Lakshminath Bezbaroa and His Times: Language, Literature and Modernity in Colonial Assam
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The thesis is an attempt to write a biography of Lakshminath Bezbaroa (1864-1938), an acknowledged writer of modern Assamese literature, situating him against the broader social history of the time. While exploring language, literature, religion, history, folklore, gender and all-pervading cultures of mundane life, from cooking to child-rearing, the study’s prime focus is on the question of modernity in south Asia, particularly Assam. It tries to explore the real and psychological worlds of the modern intelligentsia of Assam in colonial time, who consciously chose to live their lives in particular ways, but always found themselves among certain dilemmas, contradictions, confusions, anxieties and doubts. Initiating its journey with Dinanath, the father of Lakshminath, a representative of pre-colonial gentry, who had to negotiate with the colonial time in its early days, the study’s central concern is the changing panorama and perspectives of life in colonial modern situations. It tries to understand the formation of the regional Assamese identity, and its complex relations with caste, ethnicity, language, religion and the emerging notion of a broader identity of being an Indian. The study tries to understand the cherished ideology of matribhasa and nationalism against the concrete situations of the life of a celebrated crusader of linguistic nationalism in the late nineteenth and early twentieth century- Assam, who fortuitously had to live a long expatriate life. Thus, it tries to examine and question such dominant ideologies of the time from within. Rather than perceiving language and literature as disinterested activities of the nationalist intelligentsia of the time, the thesis explores the economic and political aspects of such seemingly apolitical ventures. Coming away from the simplistic notion of a self-conscious intelligentsia’s concerted attempt to form an Assamese identity, the thesis examines multitudinous components which became interactive in the field, and became crucial in shaping the intellectual- cultural activities of the time. It explores the print world in Assamese as a gateway to modernity in colonial situation, and tries to concentrate on the issues like literary-historiographical mentalities, celebration of platonic love theme as a new version of bhakti or emotional attachment with God, experimentations and hybridization of existing and new genres, exploration of history as an inspirational force of assertion of identity and above all, emergence of a reading public, which subsequently came to form the public opinion. The study also examines the historical necessity and processes involved in it, by which, the society explores its heroes of different kinds, whether it be a religious guru, mahapurush, a great person, ‘jatir janak’, a begetter of ‘jati’ or an authorial figure, both from the past and the present. It examines the process of elevation of such celebrated figures, and focuses on the journey of an author like Lakshminath from an anonymous writer to a canonized, largerthan- life figure in the realm of the literary. It tries to understand how a literary persona has been constantly being made and unmade to serve the causes of the imagined life of a community, and elevated to the status of a hero. It also asks why Lakshminath was chosen for this purpose, emphasizing why a man of letters and a creative writer, rather than a contemporary politician, was chosen to represent a regional identity in Assam. It also tries to understand how a song composed by Lakshminath, without concern to its literary merit, came to signify the whole life of a nationality, and subsequently acquired a symbolic value. Finally, the thesis explores the making of cultural symbols like singing a particular song in particular places and ways, as attestation of one’s claim to the Assamese identity.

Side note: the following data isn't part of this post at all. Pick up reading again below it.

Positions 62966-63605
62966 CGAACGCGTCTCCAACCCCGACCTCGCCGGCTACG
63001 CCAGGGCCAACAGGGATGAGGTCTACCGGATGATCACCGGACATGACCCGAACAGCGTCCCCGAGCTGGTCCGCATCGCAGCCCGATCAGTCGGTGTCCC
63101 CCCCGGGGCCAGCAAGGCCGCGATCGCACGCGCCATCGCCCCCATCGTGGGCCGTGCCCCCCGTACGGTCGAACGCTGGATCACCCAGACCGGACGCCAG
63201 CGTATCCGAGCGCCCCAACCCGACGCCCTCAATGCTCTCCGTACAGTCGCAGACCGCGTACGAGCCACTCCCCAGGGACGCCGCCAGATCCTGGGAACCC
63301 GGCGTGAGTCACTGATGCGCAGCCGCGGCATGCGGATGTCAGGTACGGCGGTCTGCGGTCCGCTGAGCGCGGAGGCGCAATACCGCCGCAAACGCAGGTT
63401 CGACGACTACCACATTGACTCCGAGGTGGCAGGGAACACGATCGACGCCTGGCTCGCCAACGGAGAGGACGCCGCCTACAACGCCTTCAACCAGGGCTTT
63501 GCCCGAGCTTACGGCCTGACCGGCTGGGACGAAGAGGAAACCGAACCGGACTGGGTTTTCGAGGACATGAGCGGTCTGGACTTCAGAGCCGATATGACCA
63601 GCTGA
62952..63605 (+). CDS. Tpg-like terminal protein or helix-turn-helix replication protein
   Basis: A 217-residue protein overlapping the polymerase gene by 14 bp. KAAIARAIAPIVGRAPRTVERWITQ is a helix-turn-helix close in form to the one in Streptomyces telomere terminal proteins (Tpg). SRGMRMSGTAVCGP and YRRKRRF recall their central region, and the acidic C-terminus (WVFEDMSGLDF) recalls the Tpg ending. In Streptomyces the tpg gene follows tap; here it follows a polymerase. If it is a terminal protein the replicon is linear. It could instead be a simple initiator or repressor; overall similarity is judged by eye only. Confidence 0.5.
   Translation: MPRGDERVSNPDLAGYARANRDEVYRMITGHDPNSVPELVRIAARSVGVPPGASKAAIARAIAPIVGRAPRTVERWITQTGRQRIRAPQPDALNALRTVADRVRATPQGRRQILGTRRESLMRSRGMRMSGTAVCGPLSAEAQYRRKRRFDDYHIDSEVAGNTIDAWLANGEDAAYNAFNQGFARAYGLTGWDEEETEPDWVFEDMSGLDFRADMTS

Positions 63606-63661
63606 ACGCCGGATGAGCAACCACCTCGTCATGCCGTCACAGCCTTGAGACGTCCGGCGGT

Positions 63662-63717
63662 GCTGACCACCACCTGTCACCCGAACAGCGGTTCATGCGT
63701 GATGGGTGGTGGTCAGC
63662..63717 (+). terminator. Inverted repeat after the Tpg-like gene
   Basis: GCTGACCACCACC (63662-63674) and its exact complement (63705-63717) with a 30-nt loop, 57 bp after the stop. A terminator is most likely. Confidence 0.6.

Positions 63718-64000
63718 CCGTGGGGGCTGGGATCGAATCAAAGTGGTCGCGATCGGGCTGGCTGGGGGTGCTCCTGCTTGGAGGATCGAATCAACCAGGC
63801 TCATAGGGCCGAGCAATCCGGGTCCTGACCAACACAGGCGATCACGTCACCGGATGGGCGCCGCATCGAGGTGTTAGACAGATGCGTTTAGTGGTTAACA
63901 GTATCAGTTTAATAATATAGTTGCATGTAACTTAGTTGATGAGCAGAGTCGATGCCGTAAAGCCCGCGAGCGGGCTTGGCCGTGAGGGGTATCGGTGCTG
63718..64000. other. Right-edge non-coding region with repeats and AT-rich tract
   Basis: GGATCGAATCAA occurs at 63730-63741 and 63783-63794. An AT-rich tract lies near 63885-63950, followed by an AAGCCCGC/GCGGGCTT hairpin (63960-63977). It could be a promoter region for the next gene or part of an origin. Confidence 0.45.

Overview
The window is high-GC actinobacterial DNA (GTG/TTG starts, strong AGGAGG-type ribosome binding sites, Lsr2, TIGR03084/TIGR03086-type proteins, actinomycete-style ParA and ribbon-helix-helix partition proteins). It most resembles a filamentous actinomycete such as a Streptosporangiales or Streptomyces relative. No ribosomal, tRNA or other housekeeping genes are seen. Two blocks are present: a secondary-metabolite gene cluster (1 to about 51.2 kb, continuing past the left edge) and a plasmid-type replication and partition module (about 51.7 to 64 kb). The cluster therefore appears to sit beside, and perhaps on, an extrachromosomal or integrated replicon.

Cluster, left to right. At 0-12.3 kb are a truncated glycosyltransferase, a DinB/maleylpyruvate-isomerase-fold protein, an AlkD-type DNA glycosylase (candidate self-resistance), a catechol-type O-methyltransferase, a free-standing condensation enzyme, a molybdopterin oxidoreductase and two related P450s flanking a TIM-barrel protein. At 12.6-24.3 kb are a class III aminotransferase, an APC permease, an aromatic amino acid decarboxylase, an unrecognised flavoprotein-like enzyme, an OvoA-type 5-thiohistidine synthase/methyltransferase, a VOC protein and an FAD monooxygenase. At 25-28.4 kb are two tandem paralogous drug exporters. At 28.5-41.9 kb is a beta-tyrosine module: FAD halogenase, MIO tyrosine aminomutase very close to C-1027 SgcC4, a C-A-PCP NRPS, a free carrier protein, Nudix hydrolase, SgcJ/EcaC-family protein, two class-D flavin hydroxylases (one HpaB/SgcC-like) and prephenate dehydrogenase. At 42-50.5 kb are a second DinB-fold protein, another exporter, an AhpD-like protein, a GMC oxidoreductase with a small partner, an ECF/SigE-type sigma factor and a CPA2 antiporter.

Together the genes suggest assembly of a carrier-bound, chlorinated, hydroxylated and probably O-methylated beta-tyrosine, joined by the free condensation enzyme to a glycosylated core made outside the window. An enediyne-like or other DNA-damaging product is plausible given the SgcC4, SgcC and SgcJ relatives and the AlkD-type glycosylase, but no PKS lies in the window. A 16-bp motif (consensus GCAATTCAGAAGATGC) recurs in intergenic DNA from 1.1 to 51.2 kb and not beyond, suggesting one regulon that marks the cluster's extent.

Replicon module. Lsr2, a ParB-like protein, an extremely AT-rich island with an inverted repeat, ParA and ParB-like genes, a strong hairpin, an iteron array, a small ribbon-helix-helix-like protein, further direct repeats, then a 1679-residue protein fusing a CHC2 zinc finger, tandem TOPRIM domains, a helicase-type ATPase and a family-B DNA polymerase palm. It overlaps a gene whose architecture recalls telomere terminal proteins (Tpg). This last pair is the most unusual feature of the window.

Supervisor: Saikia, Arupjyoti
Colonial Modernity, Lakshminath Bezbaroa, Social History, Literary Modernity, Linguistic Nationalism, Religion and Nationalism, Sankardeva, Literary History